The Good Beach Guide has described all four main stretches of beach in Brighton and Hove as recommended.
The top verdict is based on water quality tests off – from the east – Brighton Kemp Town, Brighton Central, Hove and Hove West beaches.
It was the second year running that all four beaches were recommended by the Marine Conservation Society, which publishes the guide, as having excellent water quality.
Two years ago Hove West was the only one of the four beaches to be awarded the highest of the four ratings.
The other three were graded “mandatory” – the third out of four ratings – indicating that they met the minimum requirement for water quality in European law.
In the latest guide Brighton and Hove bucked the national trend – the 2013 guide is based on tests carried out last year.
Fewer beaches around the country were recommended, with the blame being placed on the wet summer last year. Heavy rain and floods were said to have washed pollution from towns and sewers into the sea.
Brighton Portobello beach – east of Brighton Marina – was again untested, according to the guide, which collects data from the Environment Agency and local authorities such as Brighton and Hove City Council.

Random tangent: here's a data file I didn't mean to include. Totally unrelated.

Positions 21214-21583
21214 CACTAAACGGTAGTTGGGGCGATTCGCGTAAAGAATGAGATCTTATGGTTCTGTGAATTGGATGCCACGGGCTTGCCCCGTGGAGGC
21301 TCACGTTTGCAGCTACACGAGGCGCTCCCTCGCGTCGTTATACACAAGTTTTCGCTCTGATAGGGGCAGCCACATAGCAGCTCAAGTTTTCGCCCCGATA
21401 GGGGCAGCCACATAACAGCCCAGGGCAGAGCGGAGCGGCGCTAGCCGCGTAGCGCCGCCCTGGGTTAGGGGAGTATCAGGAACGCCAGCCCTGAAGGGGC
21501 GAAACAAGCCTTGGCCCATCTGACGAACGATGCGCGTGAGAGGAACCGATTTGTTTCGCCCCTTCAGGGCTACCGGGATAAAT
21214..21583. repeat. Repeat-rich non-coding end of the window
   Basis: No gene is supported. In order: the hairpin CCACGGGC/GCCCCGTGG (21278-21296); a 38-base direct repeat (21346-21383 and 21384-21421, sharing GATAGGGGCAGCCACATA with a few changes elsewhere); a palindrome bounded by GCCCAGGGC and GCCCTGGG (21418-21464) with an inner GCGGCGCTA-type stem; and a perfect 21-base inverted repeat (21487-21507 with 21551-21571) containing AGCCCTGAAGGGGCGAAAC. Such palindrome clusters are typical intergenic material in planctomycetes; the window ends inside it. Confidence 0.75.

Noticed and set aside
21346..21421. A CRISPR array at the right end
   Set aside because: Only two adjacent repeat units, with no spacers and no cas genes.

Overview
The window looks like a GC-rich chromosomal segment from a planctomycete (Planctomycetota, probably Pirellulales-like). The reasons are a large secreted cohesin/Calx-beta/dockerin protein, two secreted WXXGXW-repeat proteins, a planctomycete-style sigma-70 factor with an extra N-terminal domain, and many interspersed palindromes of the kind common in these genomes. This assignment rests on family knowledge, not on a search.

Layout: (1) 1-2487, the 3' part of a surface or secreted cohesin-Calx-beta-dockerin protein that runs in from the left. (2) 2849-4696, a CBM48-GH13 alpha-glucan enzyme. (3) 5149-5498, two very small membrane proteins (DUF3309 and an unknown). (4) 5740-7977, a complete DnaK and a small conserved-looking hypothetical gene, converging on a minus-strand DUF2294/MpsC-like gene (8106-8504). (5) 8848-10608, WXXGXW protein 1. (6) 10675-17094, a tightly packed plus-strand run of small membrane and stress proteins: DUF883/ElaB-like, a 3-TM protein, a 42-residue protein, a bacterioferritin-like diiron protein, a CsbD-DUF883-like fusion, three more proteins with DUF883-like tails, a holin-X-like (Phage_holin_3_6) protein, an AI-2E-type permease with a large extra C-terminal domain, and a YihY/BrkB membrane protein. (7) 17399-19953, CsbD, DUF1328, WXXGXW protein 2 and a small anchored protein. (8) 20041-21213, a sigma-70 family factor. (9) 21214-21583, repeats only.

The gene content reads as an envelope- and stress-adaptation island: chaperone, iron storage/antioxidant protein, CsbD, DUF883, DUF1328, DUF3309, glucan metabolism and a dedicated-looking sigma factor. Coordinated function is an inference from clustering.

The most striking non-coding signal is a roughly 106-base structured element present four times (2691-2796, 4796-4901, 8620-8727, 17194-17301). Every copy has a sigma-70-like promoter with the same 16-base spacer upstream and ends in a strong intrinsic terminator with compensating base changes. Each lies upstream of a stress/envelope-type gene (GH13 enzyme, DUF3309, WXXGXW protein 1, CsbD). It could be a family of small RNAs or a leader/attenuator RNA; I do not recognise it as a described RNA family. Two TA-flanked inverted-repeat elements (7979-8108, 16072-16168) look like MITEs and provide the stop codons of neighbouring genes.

The beach at Saltdean improved. It was recommended by the latest guide after being described as meeting the minimum legal requirement a year ago. Southwick beach retained its recommended status.
The Marine Conservation Society said that polluted seas could cause swimmers illnesses such as ear, nose and throat infections or gastroenteritis.
The society said that in many places last year the rain and flooding had brought an increase in bacteria and viruses in bathing water.
These had come from many sources such as agricultural and urban run-off, storm waters, dog waste, plumbing misconnections and septic tanks.
It called for better monitoring of overflow pipes which can discharge raw sewage into the sea from sewer networks when heavy rain overloads the system with water from street drains.
It also said that action was needed to cut pollution from farms and towns before 2015 when tougher European rules on water quality come into force.
Coastal pollution officer Rachel Wyatt said that urgent action was needed: “With stricter bathing water standards from 2015 and summers that appear to be getting wetter, the iconic image of people bathing off golden beaches could be at serious risk.
“There is no simple solution to sewage and animal waste reaching our seas.
“However if the water industry, communities and local authorities recognise that there is a problem and begin to work together to find answers that would be a significant start.”